The benchmarks and predictive algorithm in this study were different to that of similar samples of Australian occupational therapy and dietetic academics [4, 5]. At the lecturer level, the median number of publications for MLS academics (10) was higher than occupational therapy (2) and dietetic (6) academics, while at the professorial level the median number of publications for MLS academics (82) was between occupational therapy (69) and dietetic (96) academics. Similar to the dietetics profession, the MLS predictive algorithm included number of publications, but no reference to reach (e.g., citations or h-index), which suggests that publication quantity is currently key to academic advancement. In contrast to occupational therapy, MLS academics working at a regional university had a negative rather than positive effect on level of appointment. Possible reasons for this variation may be due to greater access to research funding in MLS compared with allied health fields, or less emphasis on clinical backgrounds or practical experience and more emphasis on research background. There is a need to focus future research on investigating whether this variance is justified. Further research into these differences could also consider funding sources and amounts, as well as the diversity of collaborators and composition of research teams.

Holding a doctorate denotes a level of recognition or credibility for research in a specific field. Like other disciplines [4, 5], holding a PhD in this sample was an important milestone for establishing a research track record, confirming the use of a doctorate in benchmarking employment in a teaching and research academic position above associate lecturer. Interestingly, higher education qualifications in Australia are subject to stringent regulatory standards that require teaching academics to hold higher degree qualifications. The Australian Qualifications Framework (AQF), the national policy for regulated qualifications in Australian education and training contains the Higher Education Standards Framework 2015 [9] which includes the requirement that the learning outcomes of all higher education qualifications must be consistent with the level of the program. The standards specify that “academic teaching staff must be qualified to at least one level of qualification (AQF level or equivalent) higher than the course of study being taught, or have equivalent relevant academic or professional or practice-based experience and expertise” [10]. This means that to fulfil the AQF + 1 rule an academic teaching in a MLS bachelor’s degree must hold a qualification above bachelor’s degree such as a Masters or PhD. So not only is holding a higher degree by research (Masters or PhD) relevant for research success but is also required to meet teaching standards in Australia.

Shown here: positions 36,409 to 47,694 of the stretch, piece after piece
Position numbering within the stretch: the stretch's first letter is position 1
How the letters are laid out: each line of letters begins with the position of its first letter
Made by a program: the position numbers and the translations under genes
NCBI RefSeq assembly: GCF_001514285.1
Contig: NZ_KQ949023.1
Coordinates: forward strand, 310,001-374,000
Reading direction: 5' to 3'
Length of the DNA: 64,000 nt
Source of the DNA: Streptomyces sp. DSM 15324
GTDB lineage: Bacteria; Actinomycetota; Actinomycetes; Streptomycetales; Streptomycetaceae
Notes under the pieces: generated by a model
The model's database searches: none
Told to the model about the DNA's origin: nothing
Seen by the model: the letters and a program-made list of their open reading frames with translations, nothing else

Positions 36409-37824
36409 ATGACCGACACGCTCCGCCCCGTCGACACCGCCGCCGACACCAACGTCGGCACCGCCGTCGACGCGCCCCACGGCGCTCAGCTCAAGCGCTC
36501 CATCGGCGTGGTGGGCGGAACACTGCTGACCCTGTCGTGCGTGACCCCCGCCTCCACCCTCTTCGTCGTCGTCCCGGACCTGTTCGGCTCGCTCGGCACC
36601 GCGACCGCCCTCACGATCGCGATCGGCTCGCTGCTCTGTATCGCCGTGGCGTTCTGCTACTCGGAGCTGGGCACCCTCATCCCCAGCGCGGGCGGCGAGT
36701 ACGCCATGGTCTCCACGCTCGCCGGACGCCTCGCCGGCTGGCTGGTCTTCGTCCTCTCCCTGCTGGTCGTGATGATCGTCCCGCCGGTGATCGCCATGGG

Diversity in MLS research is lacking. Large gaps still remain in knowledge and in practice of science fields, and racial/ethnic and indigenous minorities continue to have higher rates in diseases, disabilities and premature deaths than non-minorities [11]. In contrast, molecular biology research has undergone explosive growth in publications and elevated citation frequency in the past decade [12]. Editorial preference in major biomedical science journals have moved away from basic science research in preference for clinical epidemiology, clinical trials and more recently the emphasis on quality of care, medical education, health systems, and ethics [12]. This appeared to be true for academic research in MLS with molecular biology ranked the highest major research interest at 17.7% followed closely by microbiology (11.3%), education (8.9%) and cancer (8.9%) rounding out the top research interests for MLS academics. Institution was a determining factor for h-index with higher scores achieved at metropolitan institutes predominantly by male academics with a research interest in molecular biology. Researching popular fields may result in elevated citation rates and h-index, with more papers in the field offering potential citations. While education ranked in the top research interests for MLS academics the mean h-index of these academics was low at 3 (range 0–10), compared to research interest in molecular biology with a mean h-index at 15 (range 3–25) and endocrinology with a mean h-index at 26 (range 17–48). As citations contribute directly to a journals impact factor, this may reflect editorial preference for clinical, translational or molecular research over basic science or education related research [12]. As was observed in a US study that the top 10% of CLS academics produced almost 50% of the scholarly activities [3] in Australia 20% of MLS academics produce approximately 50% of the total publications.